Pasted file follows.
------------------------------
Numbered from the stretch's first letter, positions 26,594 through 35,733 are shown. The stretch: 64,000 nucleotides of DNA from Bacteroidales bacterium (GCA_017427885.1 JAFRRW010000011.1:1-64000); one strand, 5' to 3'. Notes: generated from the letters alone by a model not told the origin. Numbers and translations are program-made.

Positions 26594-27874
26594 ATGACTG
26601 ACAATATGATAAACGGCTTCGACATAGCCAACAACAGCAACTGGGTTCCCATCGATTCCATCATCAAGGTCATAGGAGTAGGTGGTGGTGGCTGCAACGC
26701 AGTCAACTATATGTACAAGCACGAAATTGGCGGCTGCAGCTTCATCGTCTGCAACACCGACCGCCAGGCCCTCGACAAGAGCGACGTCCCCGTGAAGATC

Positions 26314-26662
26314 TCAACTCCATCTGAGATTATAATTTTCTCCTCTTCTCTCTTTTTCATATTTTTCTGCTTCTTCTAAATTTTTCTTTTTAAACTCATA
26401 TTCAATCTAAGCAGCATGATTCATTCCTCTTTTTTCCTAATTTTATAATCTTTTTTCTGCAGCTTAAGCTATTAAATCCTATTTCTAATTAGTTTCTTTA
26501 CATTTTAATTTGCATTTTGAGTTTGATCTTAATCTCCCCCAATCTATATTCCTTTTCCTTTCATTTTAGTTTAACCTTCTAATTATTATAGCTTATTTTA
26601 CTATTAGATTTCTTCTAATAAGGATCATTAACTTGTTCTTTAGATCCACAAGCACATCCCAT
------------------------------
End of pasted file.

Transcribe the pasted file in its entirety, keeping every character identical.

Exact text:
Numbered from the stretch's first letter, positions 26,594 through 35,733 are shown. The stretch: 64,000 nucleotides of DNA from Bacteroidales bacterium (GCA_017427885.1 JAFRRW010000011.1:1-64000); one strand, 5' to 3'. Notes: generated from the letters alone by a model not told the origin. Numbers and translations are program-made.

Positions 26594-27874
26594 ATGACTG
26601 ACAATATGATAAACGGCTTCGACATAGCCAACAACAGCAACTGGGTTCCCATCGATTCCATCATCAAGGTCATAGGAGTAGGTGGTGGTGGCTGCAACGC
26701 AGTCAACTATATGTACAAGCACGAAATTGGCGGCTGCAGCTTCATCGTCTGCAACACCGACCGCCAGGCCCTCGACAAGAGCGACGTCCCCGTGAAGATC

Positions 26314-26662
26314 TCAACTCCATCTGAGATTATAATTTTCTCCTCTTCTCTCTTTTTCATATTTTTCTGCTTCTTCTAAATTTTTCTTTTTAAACTCATA
26401 TTCAATCTAAGCAGCATGATTCATTCCTCTTTTTTCCTAATTTTATAATCTTTTTTCTGCAGCTTAAGCTATTAAATCCTATTTCTAATTAGTTTCTTTA
26501 CATTTTAATTTGCATTTTGAGTTTGATCTTAATCTCCCCCAATCTATATTCCTTTTCCTTTCATTTTAGTTTAACCTTCTAATTATTATAGCTTATTTTA
26601 CTATTAGATTTCTTCTAATAAGGATCATTAACTTGTTCTTTAGATCCACAAGCACATCCCAT